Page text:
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Your Retirement Account Balance May Mislead You

I recently read an article from CNN Money about how much you should have saved at different ages in order to be prepared for retirement. This is a popular topic in the financial media; the problem is that I’m not sure it’s doing anyone much good. In this case, I find the opening lines to be misleading.

The article starts off: “How much should you have saved for retirement? There’s actually a simple answer to that.”

The article goes on to tell you how much you should have saved at ages 25, 35, 45, 55, and 65 for different levels of income. For example, the article shows that a 35 year-old with $90,000 income should have $135,000 saved. While I think this can be a useful exercise as a back-of-the-napkin estimate, I think that account balances alone can be misleading as to financial preparedness.  There is not a simple answer.

The problem with this simple analysis is that recent market performance is an enormous determinant of your retirement account balance. If the market has recently climbed, as it did from 2009 through 2014, your account balance may be higher than the “suggested” amount. Does this mean you’re over-prepared?

What about the flip side? What if you looked at your balance in 2008, when markets had just suffered many years of poor performance? Your account balance was probably below the suggested amount. Does that mean you were under-prepared?

This simple analysis ignores the fact that periods of low return tend to be followed by periods of higher return, and vice versa. Even if you are saving the right amount for retirement, throughout the course of your life you will be alternatively above or below your target savings amount, depending on when you look.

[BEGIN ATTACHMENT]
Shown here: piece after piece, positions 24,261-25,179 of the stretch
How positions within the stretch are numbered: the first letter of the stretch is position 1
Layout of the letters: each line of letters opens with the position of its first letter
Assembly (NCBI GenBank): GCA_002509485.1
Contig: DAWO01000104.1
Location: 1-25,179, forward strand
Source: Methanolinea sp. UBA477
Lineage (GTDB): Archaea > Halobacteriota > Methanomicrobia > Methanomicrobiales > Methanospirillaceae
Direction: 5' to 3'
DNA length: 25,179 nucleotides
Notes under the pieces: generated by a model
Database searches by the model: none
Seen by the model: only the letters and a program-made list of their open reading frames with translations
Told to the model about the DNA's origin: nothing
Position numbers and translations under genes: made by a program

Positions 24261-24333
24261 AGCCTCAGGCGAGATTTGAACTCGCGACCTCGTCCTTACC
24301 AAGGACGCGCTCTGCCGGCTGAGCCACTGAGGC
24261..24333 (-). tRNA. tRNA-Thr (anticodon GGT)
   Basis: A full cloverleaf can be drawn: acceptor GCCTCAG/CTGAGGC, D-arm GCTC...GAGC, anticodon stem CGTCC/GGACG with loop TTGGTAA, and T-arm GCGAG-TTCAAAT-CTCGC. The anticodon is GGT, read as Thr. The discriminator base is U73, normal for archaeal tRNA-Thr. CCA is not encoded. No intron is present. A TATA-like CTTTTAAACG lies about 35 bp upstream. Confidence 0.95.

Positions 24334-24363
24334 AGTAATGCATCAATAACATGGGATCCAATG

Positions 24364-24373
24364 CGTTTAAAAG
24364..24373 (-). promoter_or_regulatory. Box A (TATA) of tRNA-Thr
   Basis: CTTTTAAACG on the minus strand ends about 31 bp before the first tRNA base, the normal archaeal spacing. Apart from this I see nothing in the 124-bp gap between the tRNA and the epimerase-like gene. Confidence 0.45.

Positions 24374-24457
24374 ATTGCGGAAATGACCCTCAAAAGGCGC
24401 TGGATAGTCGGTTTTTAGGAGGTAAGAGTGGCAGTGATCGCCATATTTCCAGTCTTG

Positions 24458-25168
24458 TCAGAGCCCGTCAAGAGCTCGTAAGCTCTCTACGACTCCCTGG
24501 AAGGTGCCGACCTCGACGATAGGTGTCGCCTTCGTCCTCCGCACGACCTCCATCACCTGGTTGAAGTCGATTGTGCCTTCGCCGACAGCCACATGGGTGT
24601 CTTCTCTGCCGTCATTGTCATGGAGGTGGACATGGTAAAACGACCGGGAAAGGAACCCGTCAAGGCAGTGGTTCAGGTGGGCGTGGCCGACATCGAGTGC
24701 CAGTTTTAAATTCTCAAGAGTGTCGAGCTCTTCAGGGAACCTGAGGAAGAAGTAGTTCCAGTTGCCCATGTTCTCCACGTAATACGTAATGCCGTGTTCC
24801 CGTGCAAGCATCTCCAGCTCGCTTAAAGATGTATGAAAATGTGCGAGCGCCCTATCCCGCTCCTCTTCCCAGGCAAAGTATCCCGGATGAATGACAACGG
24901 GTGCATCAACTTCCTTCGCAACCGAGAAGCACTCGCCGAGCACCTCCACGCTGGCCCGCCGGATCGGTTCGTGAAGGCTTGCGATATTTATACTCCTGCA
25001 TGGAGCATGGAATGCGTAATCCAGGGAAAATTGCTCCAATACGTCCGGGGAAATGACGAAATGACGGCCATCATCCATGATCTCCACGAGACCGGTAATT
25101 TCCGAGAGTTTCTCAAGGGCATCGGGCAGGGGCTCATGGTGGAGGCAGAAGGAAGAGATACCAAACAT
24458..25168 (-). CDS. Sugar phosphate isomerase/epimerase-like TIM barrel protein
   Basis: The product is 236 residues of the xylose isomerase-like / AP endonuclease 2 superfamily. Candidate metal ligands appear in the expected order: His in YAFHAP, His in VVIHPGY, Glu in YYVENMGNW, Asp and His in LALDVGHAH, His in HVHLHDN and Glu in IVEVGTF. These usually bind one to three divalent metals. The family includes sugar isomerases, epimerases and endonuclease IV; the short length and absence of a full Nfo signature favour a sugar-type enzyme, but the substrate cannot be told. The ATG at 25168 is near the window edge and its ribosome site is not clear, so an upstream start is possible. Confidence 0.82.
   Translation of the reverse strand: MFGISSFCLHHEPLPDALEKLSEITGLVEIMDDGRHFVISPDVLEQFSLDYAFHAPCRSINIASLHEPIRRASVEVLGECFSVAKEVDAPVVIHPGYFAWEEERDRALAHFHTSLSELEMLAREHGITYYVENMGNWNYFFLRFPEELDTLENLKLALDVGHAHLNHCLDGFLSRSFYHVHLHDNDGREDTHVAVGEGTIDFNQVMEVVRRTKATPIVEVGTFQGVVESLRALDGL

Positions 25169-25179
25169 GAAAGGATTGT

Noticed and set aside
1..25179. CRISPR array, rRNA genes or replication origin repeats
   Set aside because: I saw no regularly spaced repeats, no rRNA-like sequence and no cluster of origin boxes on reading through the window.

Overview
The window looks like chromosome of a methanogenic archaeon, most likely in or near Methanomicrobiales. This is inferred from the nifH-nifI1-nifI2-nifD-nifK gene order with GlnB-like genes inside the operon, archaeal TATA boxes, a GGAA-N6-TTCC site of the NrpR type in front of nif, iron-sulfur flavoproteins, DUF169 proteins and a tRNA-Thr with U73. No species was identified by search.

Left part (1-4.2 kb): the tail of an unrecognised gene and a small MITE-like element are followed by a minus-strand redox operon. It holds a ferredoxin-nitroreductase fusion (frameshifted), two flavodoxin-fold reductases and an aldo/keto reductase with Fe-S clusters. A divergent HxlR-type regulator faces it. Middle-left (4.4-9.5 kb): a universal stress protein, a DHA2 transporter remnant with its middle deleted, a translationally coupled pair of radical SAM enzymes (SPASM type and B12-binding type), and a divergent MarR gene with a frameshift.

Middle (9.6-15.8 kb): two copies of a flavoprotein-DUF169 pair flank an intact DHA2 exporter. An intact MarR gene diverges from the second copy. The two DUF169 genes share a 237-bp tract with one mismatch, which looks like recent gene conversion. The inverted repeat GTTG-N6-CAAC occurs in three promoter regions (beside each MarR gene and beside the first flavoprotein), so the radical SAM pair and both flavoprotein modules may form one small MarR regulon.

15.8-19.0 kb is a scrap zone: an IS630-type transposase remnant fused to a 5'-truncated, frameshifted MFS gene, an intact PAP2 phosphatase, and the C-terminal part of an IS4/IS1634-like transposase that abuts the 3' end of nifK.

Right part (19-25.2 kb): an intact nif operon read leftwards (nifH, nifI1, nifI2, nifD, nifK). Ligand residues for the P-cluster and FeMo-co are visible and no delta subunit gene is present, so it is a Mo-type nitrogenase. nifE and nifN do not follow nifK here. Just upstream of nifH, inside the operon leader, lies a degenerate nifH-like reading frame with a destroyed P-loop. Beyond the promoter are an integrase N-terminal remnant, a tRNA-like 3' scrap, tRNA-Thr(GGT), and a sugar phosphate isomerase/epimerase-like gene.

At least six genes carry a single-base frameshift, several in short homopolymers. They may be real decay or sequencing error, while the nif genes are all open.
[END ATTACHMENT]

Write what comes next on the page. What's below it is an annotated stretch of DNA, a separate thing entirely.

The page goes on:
Let’s do a thought experiment. Assume a worker started saving 12.5 percent of his salary in 1975. He made $20,000 per year in 1975 and his salary increased by 4 percent per year.  He invested in a portfolio of 60 percent stocks and 40 percent bonds, rebalancing monthly with no fees. A 10 percent annualized return would hypothetically give this worker almost exactly $1,000,000 at retirement. But what would have actually happened during this period of 35 years?

The chart below looks at his hypothetical accumulation against his actual accumulation. During the 1980’s and 1990’s, soaring stock markets would have buoyed his portfolio well above his hypothetical accumulation. In 1999, he would have at least 60 percent more in his account that his hypothetical accumulation. If he were to look up how much he “needed” to save for retirement, he would find that he was far outpacing the suggested threshold with 10 years left to save.

You know what happened next. The tech bubble popped in 2000, the financial crisis hit in 2008 and markets provided little return over those next 10 years. In fact, by the time he wanted to retire in 2009, he was 12 percent below his hypothetical accumulation.

Was he over-prepared in 1999? Not really. Was he under-prepared in 2009? Not really. In fact, if he retired in 2009 and maintained his stock exposure over the first 5 years of retirement, he is probably right back on track with his long-term plan.

During the course of his working career he could have looked at his balance and thought he was alternatively over- or under-prepared (mostly over-prepared in this example). The balance itself would have been misleading. The important measure was not his balance, but whether he was saving an adequate percentage of his income.

The ups and downs of markets tend to average out over time. As research has shown, workers may want to think about a target savings amount instead of a target dollar amount by age. That’s more within the realm of what you can control.

account balance example (3)

Sources: Pfau, De Santis and Lee

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